Ajit Jayasekera’s fond recollection of David Ponniah
With photos of David’s visit to Sydney as Warden STC ( 2001 – 2008 )
Dr. David Arijunan Ponniah, Warden S.Thomas’ College, my friend, colleague and partner. I have been inundated with requests for speeches, articles and insights into my association with this magnificent cricketer and scholar, from the day he took over as the Warden of our great school. At least now, when some young Thomian stops me on the street and asks “hey, old man, what did you do at S.Thomas’?” I can proudly say, “I batted with David Ponniah”!
David and I grew up at S.Thomas’ in the late ‘50s and ‘60s, when our school was churning out some of the best cricketing talent ever produced in its history. As little boys, we would watch in awe and admire the feats of the likes of Michael Tissera, Ronnie Reid, Neil Chanmugam, Errol Lisk, Michael Sproule, Dennis Ferdinands, Lareef Idroos, Keith Labrooy, R.M.Fernando, Buddy Reid, Mano Ponniah, Randy Morrel and the incomparable 1964 team led by Premalal Goonesekere and consisting of Anura Tennekoon, Sarath Seneviratne, L.S.Perera, Kumar Boralessa, Sriyantha Rajapakse, Ranjan Samarasinghe, Barney Reid, Mevan Peiris, Balasingham and Chelliah. I am proud to mention here that my cousin, Nihal Dias Abeyesinghe was the 12th man in this team and held a catch at a crucial stage of the Royal-Thomian match, which we won after a lapse of many years.
Watching all these great cricketers in action, our natural instincts were to emulate them, but unlike David, who was following his brother Mano as a technically correct batsman from Under-12 upwards, I had to make up my mind whether I should bat like Tissera or Tennekoon, bowl like Ferdinands or Chanmugam, ‘keep like Lisk or Morrel or just be myself! By the time we started playing in the Under 14 team together, David had established himself as an opening batsman and I had opted to take up wicket keeping, which was the only way I saw myself getting somewhere in my cricket career. In the 3rd term of 1965, David, Manilka Wijesooriya, Prabodha Kariyawasam, Dijen De Saram, Azam Hameed and I were ‘called up’ for 1st XI practices by none other than our hero, Anura Tennekoon, who was captaining the team. While the first four played several matches in the 1965/66 season, Azam and I were merely ‘ball pickers’. After the 1966 Royal-Thomian, S.Thomas’ came to the end of an era – no more Anura Tennekoon or Sriyantha Rajapakse. For the 1966/67 season, Jayampathy Bandaranayake, a 2nd year coloursman, was appointed the captain, with only Dennis Chanmugam and Prabodha Kariyawasam as coloursmen. David Ponniah was the established opener, having played several matches in the previous season, but the search was on for a partner. I drew the ‘short straw’!
Our coach, the late Mr. Orville Abeynaike, called me aside one day and told me that he had no other batting position for me except as opener, in addition to my ‘keeping duties. All he asked of me was to try and bat like Ponniah! Well, as the season progressed, we found that we were achieving some measure of success, with David always middling the ball with his impeccable technique and I hitting the ball anywhere I could, with scant respect for line and length. Ever so often during the season, he would walk towards me in the middle and exhort me to ‘steady on’. Just before the Royal-Thomian, it was only when the coach said that it was extremely important for the openers to give us a good start for the team to post a big score, did we realize that we had actually made opening stands of over 50 runs in almost every match during the season. We had to blunt the Royal attack, which was in a rampant mood, with Chris Chitty and Brian Lieversz wrecking havoc amongst the schools they faced.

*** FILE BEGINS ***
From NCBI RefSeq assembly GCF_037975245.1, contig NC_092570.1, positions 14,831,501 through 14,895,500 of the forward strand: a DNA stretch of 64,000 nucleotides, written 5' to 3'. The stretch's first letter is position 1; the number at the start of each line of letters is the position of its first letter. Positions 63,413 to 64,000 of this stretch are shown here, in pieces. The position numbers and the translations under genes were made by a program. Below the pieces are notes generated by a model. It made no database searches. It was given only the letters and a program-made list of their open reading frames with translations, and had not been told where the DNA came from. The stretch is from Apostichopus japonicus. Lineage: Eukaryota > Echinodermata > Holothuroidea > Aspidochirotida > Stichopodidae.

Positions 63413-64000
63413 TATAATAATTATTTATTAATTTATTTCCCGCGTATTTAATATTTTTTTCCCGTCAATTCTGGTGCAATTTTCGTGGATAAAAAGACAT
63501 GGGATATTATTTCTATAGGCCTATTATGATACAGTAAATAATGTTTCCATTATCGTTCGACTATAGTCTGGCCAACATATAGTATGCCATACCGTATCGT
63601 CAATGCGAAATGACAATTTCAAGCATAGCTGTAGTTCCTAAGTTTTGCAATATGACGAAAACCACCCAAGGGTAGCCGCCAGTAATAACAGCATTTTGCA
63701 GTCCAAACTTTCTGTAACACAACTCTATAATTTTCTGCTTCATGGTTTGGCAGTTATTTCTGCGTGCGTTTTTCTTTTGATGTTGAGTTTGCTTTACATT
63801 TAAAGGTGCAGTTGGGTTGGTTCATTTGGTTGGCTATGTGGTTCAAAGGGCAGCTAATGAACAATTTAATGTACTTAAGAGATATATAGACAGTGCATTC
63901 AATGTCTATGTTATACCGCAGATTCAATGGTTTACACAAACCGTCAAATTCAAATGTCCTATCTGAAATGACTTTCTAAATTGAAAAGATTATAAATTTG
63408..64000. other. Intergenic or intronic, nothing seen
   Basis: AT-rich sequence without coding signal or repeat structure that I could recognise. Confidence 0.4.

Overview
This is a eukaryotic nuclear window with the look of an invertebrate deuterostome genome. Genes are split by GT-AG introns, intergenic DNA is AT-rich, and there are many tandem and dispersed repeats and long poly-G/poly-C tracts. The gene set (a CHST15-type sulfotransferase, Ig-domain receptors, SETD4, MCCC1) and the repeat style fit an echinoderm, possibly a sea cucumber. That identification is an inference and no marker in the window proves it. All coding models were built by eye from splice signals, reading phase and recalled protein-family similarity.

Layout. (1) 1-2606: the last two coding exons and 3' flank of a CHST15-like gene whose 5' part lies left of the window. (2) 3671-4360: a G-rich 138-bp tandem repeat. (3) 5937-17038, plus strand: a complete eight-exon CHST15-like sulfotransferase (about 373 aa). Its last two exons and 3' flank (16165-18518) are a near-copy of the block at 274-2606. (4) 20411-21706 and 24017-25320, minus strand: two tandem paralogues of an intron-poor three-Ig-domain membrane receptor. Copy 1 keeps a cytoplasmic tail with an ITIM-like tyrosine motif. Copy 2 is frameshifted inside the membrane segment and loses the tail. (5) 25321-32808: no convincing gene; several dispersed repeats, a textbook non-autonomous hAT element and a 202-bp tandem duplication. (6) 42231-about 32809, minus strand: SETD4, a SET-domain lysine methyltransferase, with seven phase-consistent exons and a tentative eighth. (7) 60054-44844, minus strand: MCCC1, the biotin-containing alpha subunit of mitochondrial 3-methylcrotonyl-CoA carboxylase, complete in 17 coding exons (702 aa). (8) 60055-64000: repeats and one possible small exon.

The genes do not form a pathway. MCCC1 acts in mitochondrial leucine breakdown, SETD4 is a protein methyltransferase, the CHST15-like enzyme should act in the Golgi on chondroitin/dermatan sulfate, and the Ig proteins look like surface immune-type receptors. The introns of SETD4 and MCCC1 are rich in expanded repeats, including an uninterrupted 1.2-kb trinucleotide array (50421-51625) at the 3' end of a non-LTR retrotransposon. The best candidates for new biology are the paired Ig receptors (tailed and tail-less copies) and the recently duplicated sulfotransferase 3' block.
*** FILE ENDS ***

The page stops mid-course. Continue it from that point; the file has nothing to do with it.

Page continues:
When we won the toss and walked in to bat at the Colombo Oval, I was overcome with nerves and could hardly walk, but as the Umpire called ‘play’ and David middled the first ball, all the strength came back to my legs and we were on our way. We decided to take the attack to the bowlers and managed to ‘put them to the sword’ albeit briefly in the 1st innings. Our partnership lasted just 31 minutes, but we had put on 56 runs! In the 2nd innings, facing a deficit of over 50 runs, we continued from where we stopped in the 1st innings and once again attacked from the word ‘go’, putting on 118 runs in 75 minutes, knocking the stuffing out of the Royalists. Much has been written and talked about my partnership with David Ponniah, but spare a thought for Azam Hameed, who came in at the fall of the 3rd wicket and scored a quick-fire 58 runs, adding 108 runs with David in just 28 minutes, until David got his century and we declared at 273 for 3 wickets. So next time, it might be more appropriate to ask Azam Hameed for his experiences with David Ponniah!
David played an innings of such technical perfection and beauty on that day, that all Thomians young and old were expecting great deeds from him for at least the next two years. However, this was not to be – a few months after the Royal-Thomian, when the Advanced Level results were announced, he had passed with flying colours to enter the Engineering Faculty of the University of Ceylon. David entered University at the age of 18 years to begin what was to become a brilliant academic career. Only then did we realize why this ever smiling, shy young friend of ours never joined us in our forays into ‘Mudalali’s Kaday’ on Galle Road, but took the bus straight back home after practices, perhaps to hone his academic skills.
I am proud to have been David’s friend. I am proud to have been his opening partner. Now, I am proud, as any Thomian would be, to have Dr. David Ponniah as the Warden of S.Thomas’ College. I hope I have been able to convey to you some insight into my association with this great man, an association I am extremely proud of.
Photos courtesy Suresh Nagarajah ( 2004 )